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World

Helping Chibok Girls Freed By Boko Haram Reintegrate Into Their Communities

KELLY MCEVERS, HOST:

Earlier this month in Nigeria, 21 of the Chibok schoolgirls got to see their families again. They're some of the young women who were kidnapped at their school by Boko Haram two and a half years ago. Boko Haram still holds almost 200 students, but the ones who've been released or who've escaped are still dealing with the trauma of being kidnapped and the stigma of going back home.

We talked about this with Kim Toogood from the NGO International Alert. She's worked with other cases of girls and women who've been abducted by Boko Haram. And she told us one reason these girls face stigma is because people associate them with the violence of Boko Haram.

KIMAIRIS TOOGOOD: If you think about it, many of these community members have also experienced extreme violence at the hands of Boko Haram. And in many cases that is where the stigma and discrimination against women and girls and children born of sexual violence is coming from.

MCEVERS: I mean, does this happen often? And is it - it sounds like it's just because people can still be scared, right?

TOOGOOD: Right, exactly. I mean, it's a natural reaction that you fled from extreme violence, in many cases witnessed your own loved ones being murdered in front of your very eyes. And you know that this individual, this woman or girl or child, has been associated with this arms group which has committed so much violence against you. And you're not quite sure if they have accepted the ideology. You're not sure if they've been co-opted, if they're really supportive of the ideology.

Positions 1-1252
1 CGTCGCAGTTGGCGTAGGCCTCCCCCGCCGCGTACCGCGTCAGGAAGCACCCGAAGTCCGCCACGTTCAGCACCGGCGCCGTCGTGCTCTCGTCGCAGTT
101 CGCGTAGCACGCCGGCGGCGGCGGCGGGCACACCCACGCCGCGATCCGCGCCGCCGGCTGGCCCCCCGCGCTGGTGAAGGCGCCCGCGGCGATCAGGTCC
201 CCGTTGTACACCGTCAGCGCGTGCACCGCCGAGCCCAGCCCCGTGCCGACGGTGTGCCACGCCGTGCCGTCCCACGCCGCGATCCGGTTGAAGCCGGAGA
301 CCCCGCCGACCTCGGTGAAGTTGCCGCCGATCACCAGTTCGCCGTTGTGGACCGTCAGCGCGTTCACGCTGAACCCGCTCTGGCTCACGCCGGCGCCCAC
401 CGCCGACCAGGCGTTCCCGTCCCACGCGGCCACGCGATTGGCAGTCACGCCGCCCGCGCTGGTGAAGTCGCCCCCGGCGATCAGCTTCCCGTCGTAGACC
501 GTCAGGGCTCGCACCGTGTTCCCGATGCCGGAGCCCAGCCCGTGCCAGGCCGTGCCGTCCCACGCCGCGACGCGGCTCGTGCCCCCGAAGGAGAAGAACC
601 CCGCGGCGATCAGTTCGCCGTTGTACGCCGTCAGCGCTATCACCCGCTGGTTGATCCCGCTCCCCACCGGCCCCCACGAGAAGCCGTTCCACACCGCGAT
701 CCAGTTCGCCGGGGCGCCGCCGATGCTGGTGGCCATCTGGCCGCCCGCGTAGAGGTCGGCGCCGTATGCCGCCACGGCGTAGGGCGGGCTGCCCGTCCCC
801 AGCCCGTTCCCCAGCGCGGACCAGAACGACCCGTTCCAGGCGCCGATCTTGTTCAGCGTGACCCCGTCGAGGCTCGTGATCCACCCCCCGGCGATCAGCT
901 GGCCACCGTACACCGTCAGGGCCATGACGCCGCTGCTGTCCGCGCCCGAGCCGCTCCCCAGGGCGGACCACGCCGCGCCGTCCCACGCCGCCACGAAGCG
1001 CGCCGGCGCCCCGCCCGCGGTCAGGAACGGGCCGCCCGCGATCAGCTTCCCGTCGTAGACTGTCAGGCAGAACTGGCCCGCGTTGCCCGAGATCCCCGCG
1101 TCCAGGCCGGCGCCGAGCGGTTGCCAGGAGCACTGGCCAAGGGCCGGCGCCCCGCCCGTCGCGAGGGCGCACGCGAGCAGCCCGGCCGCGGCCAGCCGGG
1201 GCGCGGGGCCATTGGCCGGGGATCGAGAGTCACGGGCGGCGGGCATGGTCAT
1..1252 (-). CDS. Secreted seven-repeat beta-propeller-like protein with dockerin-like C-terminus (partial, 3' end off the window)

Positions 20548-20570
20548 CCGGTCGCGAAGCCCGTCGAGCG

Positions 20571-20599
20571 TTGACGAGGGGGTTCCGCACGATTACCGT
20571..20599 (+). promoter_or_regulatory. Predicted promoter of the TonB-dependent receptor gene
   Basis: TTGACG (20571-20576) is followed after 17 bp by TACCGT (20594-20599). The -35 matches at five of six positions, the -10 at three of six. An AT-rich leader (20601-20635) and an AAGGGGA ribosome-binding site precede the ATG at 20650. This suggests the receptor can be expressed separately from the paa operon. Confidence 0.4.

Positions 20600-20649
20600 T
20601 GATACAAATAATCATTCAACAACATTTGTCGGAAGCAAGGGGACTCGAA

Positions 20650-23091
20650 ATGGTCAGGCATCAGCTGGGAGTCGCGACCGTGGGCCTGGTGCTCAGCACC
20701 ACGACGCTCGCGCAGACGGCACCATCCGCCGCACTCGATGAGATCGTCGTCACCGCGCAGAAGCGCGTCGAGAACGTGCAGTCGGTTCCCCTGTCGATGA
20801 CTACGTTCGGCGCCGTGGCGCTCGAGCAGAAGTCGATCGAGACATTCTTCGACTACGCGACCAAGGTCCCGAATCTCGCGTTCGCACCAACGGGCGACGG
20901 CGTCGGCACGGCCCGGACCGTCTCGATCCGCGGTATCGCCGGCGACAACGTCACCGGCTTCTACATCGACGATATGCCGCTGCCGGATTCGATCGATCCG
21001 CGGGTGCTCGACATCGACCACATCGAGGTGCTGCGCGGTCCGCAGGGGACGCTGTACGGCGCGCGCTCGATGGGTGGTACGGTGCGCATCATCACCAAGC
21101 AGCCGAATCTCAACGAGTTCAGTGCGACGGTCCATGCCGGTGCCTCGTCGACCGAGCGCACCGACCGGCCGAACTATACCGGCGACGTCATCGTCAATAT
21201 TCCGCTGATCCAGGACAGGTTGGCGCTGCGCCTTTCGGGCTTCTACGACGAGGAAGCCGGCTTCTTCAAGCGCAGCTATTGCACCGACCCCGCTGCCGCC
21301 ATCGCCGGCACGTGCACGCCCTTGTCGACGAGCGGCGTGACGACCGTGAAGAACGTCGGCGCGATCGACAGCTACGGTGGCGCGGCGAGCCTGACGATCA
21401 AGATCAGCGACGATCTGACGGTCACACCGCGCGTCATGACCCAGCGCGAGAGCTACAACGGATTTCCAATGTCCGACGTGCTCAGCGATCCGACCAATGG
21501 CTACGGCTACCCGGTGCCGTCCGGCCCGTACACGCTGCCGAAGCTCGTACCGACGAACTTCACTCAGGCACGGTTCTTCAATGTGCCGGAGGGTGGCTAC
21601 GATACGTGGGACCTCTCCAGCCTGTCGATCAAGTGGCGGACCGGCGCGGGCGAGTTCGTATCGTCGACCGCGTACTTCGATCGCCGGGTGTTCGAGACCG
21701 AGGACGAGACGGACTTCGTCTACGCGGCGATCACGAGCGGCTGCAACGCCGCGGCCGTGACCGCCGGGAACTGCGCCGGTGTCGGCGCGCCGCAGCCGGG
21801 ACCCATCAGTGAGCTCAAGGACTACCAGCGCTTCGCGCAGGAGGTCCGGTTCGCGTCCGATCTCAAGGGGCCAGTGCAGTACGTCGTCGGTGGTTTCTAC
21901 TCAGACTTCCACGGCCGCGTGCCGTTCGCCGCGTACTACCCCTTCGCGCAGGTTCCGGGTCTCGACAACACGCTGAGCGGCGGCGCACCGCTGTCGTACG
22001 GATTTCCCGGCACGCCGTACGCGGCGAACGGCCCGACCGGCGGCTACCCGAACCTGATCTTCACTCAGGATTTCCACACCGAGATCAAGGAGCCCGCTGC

And so once they come home and they're standing next to you in the line for the food, there's a sense of fear that's inside you, whether you know that that person was taken without their choice or they went willingly, there's just a natural fear that kind of comes with the territory of living side by side with people you're not quite sure you can trust anymore.

MCEVERS: And what about women who return with babies, you know, that were conceived with men in the camp?

TOOGOOD: Yeah, it's hard I think for women and girls that return with children born of sexual violence with Boko Haram. They face an additional stigma. In our work, we have realized that many of these women and girls have found amazing capacity to love these children.

The challenge is that other community members have the kind of understanding that if a child shares a bloodline with an insurgent, they will grow up to be an insurgent. Actually, you know, violent extremism in their minds is generational, and so that child is actually the next generation of violence that will be committed against them.

MCEVERS: Should Nigeria be doing more to help these women and girls reintegrate into society?

TOOGOOD: I think the Nigerian government or authorities are dwarfed by the need that's actually on the ground. And so at this time, I would say yes, they have a lot of desire to be helping. They do do as much as is within their capable hands to be able to do. But you're talking about millions of people in displacement. You're talking about livelihoods and entire cycles of agriculture that have been wiped away over years of insurgency. There are just not enough resources (unintelligible) readily available to be able to address so many needs at a very concrete basic human needs level.

And then you add this element of psychosocial support and reintegration, and in many cases people do actually take these two pieces as two separate things, like rebuild schools now and then eventually everyone will go in the schoolhouse together. But we know that if people don't trust each other, they're not going to go in that school together.

So this support really does need to be infused in all of the reconstruction plans that are being done, whether it's by the Nigerian government or by international organization.

MCEVERS: Kim Toogood is the senior peacebuilding advisor for Nigeria at the NGO International Alert. Thank you very much.

TOOGOOD: Thank you for having me. Transcript provided by NPR, Copyright NPR.